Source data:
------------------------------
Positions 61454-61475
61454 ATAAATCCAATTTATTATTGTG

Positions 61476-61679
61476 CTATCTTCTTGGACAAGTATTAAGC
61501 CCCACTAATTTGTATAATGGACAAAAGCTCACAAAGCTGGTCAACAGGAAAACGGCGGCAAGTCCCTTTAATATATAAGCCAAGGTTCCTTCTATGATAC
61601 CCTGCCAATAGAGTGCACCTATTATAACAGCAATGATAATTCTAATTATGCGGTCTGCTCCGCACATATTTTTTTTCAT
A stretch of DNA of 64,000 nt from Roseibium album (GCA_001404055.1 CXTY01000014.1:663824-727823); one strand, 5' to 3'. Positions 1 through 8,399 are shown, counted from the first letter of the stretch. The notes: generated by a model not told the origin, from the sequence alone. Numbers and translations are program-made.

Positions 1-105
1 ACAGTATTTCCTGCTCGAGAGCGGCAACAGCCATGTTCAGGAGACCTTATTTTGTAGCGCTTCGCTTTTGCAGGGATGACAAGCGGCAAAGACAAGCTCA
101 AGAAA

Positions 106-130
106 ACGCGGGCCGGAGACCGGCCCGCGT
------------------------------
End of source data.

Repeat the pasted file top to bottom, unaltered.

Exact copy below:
Positions 61454-61475
61454 ATAAATCCAATTTATTATTGTG

Positions 61476-61679
61476 CTATCTTCTTGGACAAGTATTAAGC
61501 CCCACTAATTTGTATAATGGACAAAAGCTCACAAAGCTGGTCAACAGGAAAACGGCGGCAAGTCCCTTTAATATATAAGCCAAGGTTCCTTCTATGATAC
61601 CCTGCCAATAGAGTGCACCTATTATAACAGCAATGATAATTCTAATTATGCGGTCTGCTCCGCACATATTTTTTTTCAT
A stretch of DNA of 64,000 nt from Roseibium album (GCA_001404055.1 CXTY01000014.1:663824-727823); one strand, 5' to 3'. Positions 1 through 8,399 are shown, counted from the first letter of the stretch. The notes: generated by a model not told the origin, from the sequence alone. Numbers and translations are program-made.

Positions 1-105
1 ACAGTATTTCCTGCTCGAGAGCGGCAACAGCCATGTTCAGGAGACCTTATTTTGTAGCGCTTCGCTTTTGCAGGGATGACAAGCGGCAAAGACAAGCTCA
101 AGAAA

Positions 106-130
106 ACGCGGGCCGGAGACCGGCCCGCGT